How crooked Chinese officials have cashed in on the 2008 games
These landmarks are surrounded by hundreds of new high-rise towers providing modern working and living spaces. The towers reach northward for miles out of the city to a grandiose Olympic village, to be lit by solar-powered lamps, no less. The area includes a total of 31 sports stadiums that are already more or less finished.
The centerpiece is a 91,000-seat National Stadium, constructed from an elaborate web of high-tech steel beams. These "interwoven twigs" earned the $400 million-plus structure the nickname "Bird's Nest." It will be the main venue for track and field competitions and the site of the opening and closing ceremonies, organized by Zhang Yimou, the Chinese movie director, and American film director Steven Spielberg (who has threatened to pull out as a protest against China's support for Sudan in the Darfur conflict).
Beijing is hoping to stage an Olympics that matches the nation's impressive rise to economic superpower status. After centuries during which China was focused inward, the games are something of a coming-out party, similar to Tokyo's postwar re-emergence with the 1964 games. Young Chinese, in particular, see this as a pivotal event. Zhang Yue, a 26-year-old computer engineer, says: "China is keen to show herself to the world. Though there are other opportunities, the Olympics is the best and is the one that suits China most. It's big-scaled, and it's noisy. It will draw a lot of attention."
And yet, despite Beijing's impressive efforts, the flaws are hard to overlook. New city plazas frequently flood in downpours, new highways are potholed within months, and new buildings show cracks in load-bearing walls. Much of the construction work of the past few years has been shoddy.
In March, six workers were killed in the collapse of a tunnel for the new No. 10 subway line, which connects to the Olympic village. Some outspoken officials say the cause of the accident was covered up. Authorities blamed misjudgment about soil conditions, but most likely it was due to inferior construction standards. Robert Broadfoot, a Hong Kong-based analyst, told news agencies at the time: "This highlights a huge problem of transparency. Right since the very beginning, you have had precious little transparency attached to the Beijing Olympics. The coverup of the tunnel collapse is not a surprise given that history."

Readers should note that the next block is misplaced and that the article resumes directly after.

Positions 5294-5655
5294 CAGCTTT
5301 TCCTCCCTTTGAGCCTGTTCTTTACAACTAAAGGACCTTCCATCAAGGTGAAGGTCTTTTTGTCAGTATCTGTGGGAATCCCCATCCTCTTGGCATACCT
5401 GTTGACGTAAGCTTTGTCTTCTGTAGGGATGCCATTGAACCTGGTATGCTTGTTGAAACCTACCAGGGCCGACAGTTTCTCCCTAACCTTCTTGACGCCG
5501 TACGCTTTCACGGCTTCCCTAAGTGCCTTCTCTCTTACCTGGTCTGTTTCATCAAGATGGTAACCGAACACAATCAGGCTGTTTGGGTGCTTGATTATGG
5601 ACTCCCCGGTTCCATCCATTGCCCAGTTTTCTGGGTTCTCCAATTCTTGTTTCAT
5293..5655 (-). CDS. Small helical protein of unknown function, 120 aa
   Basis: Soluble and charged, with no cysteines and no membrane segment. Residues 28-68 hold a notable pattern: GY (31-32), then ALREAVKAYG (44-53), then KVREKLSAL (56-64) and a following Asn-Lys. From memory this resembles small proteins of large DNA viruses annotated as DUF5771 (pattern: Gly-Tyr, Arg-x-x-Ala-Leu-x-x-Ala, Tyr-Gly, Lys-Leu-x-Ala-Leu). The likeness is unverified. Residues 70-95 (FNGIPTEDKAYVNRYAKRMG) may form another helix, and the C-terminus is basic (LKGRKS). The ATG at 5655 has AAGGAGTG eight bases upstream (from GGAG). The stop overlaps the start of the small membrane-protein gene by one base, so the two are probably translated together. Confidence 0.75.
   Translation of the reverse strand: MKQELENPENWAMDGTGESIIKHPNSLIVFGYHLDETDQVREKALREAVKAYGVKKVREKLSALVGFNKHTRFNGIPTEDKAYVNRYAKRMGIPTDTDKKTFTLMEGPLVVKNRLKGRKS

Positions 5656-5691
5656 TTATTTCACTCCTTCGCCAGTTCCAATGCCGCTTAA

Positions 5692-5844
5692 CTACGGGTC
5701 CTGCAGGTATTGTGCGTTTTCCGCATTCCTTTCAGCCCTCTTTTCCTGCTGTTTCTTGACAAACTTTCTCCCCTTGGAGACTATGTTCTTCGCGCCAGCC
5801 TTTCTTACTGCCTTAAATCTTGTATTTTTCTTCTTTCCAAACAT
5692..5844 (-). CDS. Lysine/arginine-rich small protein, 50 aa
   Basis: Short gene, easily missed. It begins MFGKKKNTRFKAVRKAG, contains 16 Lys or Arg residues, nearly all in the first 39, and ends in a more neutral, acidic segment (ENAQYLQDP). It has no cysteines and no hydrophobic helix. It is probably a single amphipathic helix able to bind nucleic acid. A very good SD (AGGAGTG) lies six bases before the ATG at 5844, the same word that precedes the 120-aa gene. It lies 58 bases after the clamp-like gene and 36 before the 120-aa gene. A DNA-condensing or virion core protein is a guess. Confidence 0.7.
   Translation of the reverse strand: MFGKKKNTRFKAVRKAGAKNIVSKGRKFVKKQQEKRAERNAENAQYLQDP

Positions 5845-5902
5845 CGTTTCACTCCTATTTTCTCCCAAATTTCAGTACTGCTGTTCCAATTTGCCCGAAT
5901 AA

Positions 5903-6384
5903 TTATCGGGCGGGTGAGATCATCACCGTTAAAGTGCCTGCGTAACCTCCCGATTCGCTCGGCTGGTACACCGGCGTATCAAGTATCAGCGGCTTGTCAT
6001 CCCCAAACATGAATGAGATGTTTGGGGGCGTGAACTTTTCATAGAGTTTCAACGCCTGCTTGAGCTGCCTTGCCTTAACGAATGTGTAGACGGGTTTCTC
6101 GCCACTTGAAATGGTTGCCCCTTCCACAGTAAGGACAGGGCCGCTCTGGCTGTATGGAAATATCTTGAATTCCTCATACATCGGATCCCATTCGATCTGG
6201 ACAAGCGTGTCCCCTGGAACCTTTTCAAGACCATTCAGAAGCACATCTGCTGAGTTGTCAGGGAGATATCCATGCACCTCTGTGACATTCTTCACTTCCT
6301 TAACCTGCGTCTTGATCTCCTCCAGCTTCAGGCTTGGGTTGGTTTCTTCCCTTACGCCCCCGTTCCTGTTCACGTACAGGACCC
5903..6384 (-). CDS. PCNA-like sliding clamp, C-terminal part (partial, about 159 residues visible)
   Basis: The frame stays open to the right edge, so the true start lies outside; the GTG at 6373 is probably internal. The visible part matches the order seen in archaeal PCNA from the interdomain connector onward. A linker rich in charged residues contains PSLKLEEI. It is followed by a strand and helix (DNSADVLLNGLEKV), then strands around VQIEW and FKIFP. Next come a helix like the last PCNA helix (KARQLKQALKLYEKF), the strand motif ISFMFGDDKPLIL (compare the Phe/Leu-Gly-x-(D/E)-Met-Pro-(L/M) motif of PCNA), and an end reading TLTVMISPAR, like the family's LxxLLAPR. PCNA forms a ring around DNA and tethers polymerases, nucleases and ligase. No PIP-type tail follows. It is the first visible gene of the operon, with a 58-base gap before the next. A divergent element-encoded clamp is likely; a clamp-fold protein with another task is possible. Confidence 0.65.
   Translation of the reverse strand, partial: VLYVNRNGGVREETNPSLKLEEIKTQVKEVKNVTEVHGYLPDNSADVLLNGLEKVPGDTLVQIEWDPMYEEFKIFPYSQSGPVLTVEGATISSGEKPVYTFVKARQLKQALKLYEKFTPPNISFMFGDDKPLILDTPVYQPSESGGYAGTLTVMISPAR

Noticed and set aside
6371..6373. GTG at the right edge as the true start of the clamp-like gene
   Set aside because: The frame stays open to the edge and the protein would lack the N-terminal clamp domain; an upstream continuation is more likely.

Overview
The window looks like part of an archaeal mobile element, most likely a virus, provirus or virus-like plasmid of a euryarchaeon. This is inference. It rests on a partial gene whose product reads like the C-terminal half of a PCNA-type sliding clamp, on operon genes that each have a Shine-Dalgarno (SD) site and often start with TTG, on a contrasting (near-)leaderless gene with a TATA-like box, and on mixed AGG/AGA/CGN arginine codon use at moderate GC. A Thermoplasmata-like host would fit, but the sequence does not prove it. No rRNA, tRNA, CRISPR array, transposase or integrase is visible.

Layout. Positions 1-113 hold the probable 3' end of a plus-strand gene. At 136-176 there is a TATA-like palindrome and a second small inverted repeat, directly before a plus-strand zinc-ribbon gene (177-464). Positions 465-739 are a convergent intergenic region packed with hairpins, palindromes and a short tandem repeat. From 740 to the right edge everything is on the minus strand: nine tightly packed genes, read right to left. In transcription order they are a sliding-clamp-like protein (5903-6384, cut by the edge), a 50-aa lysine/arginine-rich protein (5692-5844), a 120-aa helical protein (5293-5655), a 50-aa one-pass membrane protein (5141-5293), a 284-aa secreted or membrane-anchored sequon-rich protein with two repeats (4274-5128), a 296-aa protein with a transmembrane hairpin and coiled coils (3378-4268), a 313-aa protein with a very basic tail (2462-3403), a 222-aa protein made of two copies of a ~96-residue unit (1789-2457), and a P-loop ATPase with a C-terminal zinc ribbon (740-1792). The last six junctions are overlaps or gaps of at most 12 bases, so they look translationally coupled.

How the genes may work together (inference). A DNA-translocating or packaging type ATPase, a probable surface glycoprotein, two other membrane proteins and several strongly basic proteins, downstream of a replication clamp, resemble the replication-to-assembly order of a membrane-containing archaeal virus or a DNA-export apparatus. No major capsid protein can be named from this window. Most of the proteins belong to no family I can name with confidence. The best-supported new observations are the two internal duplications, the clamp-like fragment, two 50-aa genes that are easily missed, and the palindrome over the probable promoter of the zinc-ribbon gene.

Construction workers in Beijing report systematic disregard for safety regulations. To meet tight deadlines, their bosses often add chemicals to the concrete mix that make it set faster. Unfortunately, they also make it more brittle. Former Prime Minister Zhu Rongji has spoken of "tofu construction," since the resulting walls have the strength of bean curd.
Guang Xin, a 44-year-old former farmer who came to Beijing two years ago, earns an "OK salary" of $60 a month as a construction worker at the Olympic village. His face is covered with tiny specks of cement, and his muscled forearms show cuts and bruises sustained during building work. During a break from his 12-hour shift, he shows several brick walls he has helped to erect near the Bird's Nest. But much of the surrounding area is concrete, and Guang, who built his own brick home in the countryside, is not impressed. "See this? It already looks old," he says. "Nobody from a foreign country has even been here yet." With a mix of frustration and fear, he points out that there are cracks and fissures evident long before the first Olympics spectators arrive. "What happens when the world finds out our stadiums are fakes?"